Seems fitting the last two library books I'm likely to get to here (there are a few others I might squeeze in, except that today at the office I got my Amazon UK haul--Alan Warner! Jenny Diski! Mo Hayder!) are both by James Sallis, the last two (I think--these books have so many temporal vagaries it's hard to follow the sequence) in the Lew Griffin series: Bluebottle and
Ghost of a Flea (which has a very sad ending, I was startled and moved).
More than most these books are really made out of language, at moments I get annoyed with them being so existential and self-reflexive and yet it totally works, the aesthetic is quite amazing. I've got a passage of prose for you, after a couple of other links (a passage that pains me with the desire to read some Albert Murray, which can soon be satisfied too, that's at the top of my list for what I'm getting to back in New York): here's a link to Blake's "Ghost of a Flea" picture, for instance, if you don't know it; here's a page of earlier Sallis posts on Light Reading, too many to paste in the links separately (I actually hadn't realized how much I've been thinking about him, that's interesting--these books really speak to me); and here is the Amazon link for Sallis's more recent novel Cypress Grove, the first one of his I read (on the basis of a recommendation by Ken Bruen) & fell for.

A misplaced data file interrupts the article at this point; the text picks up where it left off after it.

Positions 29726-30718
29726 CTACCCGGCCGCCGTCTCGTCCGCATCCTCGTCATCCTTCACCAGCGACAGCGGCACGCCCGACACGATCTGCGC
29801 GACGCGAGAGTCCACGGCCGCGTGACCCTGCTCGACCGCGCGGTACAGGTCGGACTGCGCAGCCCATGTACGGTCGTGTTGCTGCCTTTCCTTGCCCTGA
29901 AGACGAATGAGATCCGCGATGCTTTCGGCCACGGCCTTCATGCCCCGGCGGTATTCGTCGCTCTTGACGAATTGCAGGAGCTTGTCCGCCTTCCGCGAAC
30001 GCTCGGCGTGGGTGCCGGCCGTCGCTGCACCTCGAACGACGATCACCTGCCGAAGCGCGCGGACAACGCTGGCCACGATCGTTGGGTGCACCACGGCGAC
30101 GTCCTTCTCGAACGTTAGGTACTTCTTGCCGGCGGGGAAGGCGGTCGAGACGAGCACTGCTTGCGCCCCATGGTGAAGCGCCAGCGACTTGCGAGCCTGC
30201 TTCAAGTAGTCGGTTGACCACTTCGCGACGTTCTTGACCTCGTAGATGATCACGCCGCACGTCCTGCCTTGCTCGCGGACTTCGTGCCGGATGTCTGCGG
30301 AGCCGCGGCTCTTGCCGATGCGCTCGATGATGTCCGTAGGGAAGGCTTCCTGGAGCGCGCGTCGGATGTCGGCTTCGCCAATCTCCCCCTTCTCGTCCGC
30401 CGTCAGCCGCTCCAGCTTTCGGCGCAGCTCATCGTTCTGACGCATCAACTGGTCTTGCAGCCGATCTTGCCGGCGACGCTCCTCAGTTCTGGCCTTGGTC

This comes from the middle of the last novel in the series, Lew Griffin now almost completely unanchored from the time & place he's in:
"Lew. Do you hear me? Lew?"
I drifted up slowly, all the time in the world. World up there waiting for me. Patient as grandfather's hand when we'd walk down by the river. I was four, maybe five, and he'd come up alongside the house, up the hill, hobbling, to fetch me. As a young man Grandfather had broken his leg. With no doctors around, his father built a box, a small tailored coffin, around it. He was a carpenter, this was what he knew. The leg healed, but forever afterward Granfather listed to port and starboard with each step. As Grandfather came he'd be reciting some poem he'd learned back in school forty or more years ago. More like ninety, now, I guess. Longfellow, Whittier, William Cullen Bryant. The whole of "Thanatopsis" or "Snowbound," Booth led boldly with his big bass drum. Not just reciting the poem, but declaiming it as had been the fashion in his youth, an auditory equivalent of Palmer penmanship. Lines, stanzas, rhymes spun and leapt like dancers, like high divers, from his tongue, providing my earliest intimation that words might do more than simply express needs or convey information: that they could transform the world, recast it. Down we'd go then by the river, this hobbling old man and upreaching, diminutive me, past tar paper shacks and along the levee as barges lugged their tedious way upriver towards Memphis or down to Vicksburg and New Orleans, barrel-like pipes running out above and across (carrying what? I never knew), cement slabs piling up crisscross by the hundreds as trucks ran over legs and wood risers collapsed, burying workers paid $3.50 a day, at the slab field just south, the sandbar at river's center growing ever wider through the years.